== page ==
10. de Groot, Henri L. F. & Nahuis, Richard, 1998. "Taste for diversity and the optimality of economic growth," Economics Letters, Elsevier, vol. 58(3), pages 291-295, March.
  11. Susanto Basu & David N. Weil, 1998. "Appropriate Technology and Growth," The Quarterly Journal of Economics, Oxford University Press, vol. 113(4), pages 1025-1054.
  12. Philippe Aghion & Peter Howitt, 1998. "Market Structure and the Growth Process," Review of Economic Dynamics, Elsevier for the Society for Economic Dynamics, vol. 1(1), pages 276-305, January.
  13. Parente, Stephen L, 1995. "A Model of Technology Adoption and Growth," Economic Theory, Springer;Society for the Advancement of Economic Theory (SAET), vol. 6(3), pages 405-20, November.
  14. Francesco Caselli, 1999. "Technological Revolutions," American Economic Review, American Economic Association, vol. 89(1), pages 78-102, March.
  15. Wolcott, Susan, 1994. "The Perils of Lifetime Employment Systems: Productivity Advance in the Indian and Japanese Textile Industries, 1920–1938," The Journal of Economic History, Cambridge University Press, vol. 54(02), pages 307-324, June.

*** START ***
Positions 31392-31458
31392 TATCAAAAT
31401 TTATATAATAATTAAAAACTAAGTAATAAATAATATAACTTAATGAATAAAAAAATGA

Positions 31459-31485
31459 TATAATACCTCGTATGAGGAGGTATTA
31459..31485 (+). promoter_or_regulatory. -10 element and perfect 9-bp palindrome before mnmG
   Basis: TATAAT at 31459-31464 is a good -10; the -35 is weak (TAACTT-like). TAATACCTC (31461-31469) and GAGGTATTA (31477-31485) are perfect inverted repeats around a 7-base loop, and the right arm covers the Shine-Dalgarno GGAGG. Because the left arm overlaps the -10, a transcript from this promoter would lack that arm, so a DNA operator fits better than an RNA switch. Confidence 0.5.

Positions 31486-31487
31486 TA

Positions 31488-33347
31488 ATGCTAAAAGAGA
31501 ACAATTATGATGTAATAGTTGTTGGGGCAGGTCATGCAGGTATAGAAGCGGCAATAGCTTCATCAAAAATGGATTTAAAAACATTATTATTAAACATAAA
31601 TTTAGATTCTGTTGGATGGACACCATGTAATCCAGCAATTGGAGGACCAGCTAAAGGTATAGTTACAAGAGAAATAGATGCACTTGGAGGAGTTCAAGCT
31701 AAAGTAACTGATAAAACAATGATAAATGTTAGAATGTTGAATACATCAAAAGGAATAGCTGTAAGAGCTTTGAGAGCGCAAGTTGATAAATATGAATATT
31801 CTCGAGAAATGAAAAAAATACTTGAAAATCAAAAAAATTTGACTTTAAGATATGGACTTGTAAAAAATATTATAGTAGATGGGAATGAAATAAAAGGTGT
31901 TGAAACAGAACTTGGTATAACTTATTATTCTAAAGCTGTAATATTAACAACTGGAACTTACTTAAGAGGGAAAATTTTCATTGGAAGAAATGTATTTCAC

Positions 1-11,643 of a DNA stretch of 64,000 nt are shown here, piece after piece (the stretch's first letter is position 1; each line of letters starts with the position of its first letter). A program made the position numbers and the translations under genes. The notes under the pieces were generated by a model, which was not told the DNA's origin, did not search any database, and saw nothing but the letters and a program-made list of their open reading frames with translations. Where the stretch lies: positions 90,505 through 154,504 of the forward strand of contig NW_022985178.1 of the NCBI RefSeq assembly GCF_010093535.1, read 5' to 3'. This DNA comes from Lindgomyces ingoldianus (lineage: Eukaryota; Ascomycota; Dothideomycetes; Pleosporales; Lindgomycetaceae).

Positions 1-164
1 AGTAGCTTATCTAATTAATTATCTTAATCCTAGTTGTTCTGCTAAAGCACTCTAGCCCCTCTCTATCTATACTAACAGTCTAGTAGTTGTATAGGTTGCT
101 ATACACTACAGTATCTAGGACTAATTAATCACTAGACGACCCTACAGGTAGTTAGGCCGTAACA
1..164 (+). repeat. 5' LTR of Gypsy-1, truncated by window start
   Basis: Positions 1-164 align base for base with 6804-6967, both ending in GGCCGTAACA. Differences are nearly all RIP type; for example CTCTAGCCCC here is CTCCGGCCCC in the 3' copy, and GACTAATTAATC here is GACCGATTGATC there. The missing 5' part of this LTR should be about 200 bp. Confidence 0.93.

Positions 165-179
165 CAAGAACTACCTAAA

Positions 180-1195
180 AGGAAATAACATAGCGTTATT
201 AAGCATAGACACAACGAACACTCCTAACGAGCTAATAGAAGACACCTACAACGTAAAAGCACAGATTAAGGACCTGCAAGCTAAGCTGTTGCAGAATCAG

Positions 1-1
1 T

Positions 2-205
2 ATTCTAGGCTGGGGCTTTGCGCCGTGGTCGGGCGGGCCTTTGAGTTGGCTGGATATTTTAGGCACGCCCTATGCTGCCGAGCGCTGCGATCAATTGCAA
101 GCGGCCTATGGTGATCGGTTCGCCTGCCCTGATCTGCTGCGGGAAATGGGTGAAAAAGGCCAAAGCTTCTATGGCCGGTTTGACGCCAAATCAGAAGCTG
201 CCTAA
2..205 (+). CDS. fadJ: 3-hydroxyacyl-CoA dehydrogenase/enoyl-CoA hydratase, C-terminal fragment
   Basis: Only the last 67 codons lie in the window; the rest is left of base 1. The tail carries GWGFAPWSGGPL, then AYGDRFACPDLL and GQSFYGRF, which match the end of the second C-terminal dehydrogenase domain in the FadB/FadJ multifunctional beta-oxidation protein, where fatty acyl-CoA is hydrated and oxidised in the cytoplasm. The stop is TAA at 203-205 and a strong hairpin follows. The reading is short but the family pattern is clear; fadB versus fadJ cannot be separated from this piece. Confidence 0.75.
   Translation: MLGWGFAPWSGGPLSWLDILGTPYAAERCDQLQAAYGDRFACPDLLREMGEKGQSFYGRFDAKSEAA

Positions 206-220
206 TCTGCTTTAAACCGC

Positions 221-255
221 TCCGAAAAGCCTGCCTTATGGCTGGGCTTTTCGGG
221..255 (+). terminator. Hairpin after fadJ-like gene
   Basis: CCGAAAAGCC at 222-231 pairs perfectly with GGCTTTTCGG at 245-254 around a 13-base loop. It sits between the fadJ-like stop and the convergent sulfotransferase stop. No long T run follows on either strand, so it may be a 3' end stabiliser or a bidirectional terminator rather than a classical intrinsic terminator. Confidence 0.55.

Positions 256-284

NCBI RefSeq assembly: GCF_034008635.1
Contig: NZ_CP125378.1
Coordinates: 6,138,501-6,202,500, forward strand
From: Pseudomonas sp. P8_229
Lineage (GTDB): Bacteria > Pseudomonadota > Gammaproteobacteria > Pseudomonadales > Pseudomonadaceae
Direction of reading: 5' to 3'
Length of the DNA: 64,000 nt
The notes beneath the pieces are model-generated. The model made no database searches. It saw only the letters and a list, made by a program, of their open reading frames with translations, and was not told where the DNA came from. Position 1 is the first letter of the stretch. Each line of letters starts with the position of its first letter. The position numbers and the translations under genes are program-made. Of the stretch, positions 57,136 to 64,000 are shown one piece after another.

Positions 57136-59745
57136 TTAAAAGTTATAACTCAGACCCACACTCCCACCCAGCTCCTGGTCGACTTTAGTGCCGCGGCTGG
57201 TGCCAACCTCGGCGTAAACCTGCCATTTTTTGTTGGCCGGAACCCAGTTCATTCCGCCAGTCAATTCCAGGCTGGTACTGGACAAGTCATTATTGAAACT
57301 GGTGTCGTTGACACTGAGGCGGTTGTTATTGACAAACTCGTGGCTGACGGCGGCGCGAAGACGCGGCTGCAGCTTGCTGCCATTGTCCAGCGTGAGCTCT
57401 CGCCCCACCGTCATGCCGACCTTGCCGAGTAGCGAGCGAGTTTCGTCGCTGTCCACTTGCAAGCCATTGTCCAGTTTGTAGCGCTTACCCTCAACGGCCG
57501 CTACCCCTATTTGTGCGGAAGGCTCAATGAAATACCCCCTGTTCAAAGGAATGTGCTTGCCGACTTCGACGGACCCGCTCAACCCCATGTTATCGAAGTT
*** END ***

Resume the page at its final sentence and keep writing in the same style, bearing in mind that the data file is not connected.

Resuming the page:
16. Edward C. Prescott, 1997. "Needed: a theory of total factor productivity," Staff Report 242, Federal Reserve Bank of Minneapolis.
  17. Chari, V V & Hopenhayn, Hugo, 1991. "Vintage Human Capital, Growth, and the Diffusion of New Technology," Journal of Political Economy, University of Chicago Press, vol. 99(6), pages 1142-65, December.
  18. Parente, Stephen L & Prescott, Edward C, 1994. "Barriers to Technology Adoption and Development," Journal of Political Economy, University of Chicago Press, vol. 102(2), pages 298-321, April.
Full references (including those not matched with items on IDEAS)

This item is not listed on Wikipedia, on a reading list or among the top items on IDEAS.

When requesting a correction, please mention this item's handle: RePEc:eee:poleco:v:18:y:2002:i:4:p:631-652. See general information about how to correct material in RePEc.

For technical questions regarding this item, or to correct its authors, title, abstract, bibliographic or download information, contact: (Zhang, Lei)

If you have authored this item and are not yet registered with RePEc, we encourage you to do it here. This allows to link your profile to this item. It also allows you to accept potential citations to this item that we are uncertain about.

If references are entirely missing, you can add them using this form.

If the full references list an item that is present in RePEc, but the system did not link to it, you can help with this form.

If you know of missing items citing this one, you can help us creating those links by adding the relevant references in the same way as above, for each refering item. If you are a registered author of this item, you may also want to check the "citations" tab in your profile, as there may be some citations waiting for confirmation.

Please note that corrections may take a couple of weeks to filter through the various RePEc services.

This information is provided to you by IDEAS at the Research Division of the Federal Reserve Bank of St. Louis using RePEc data.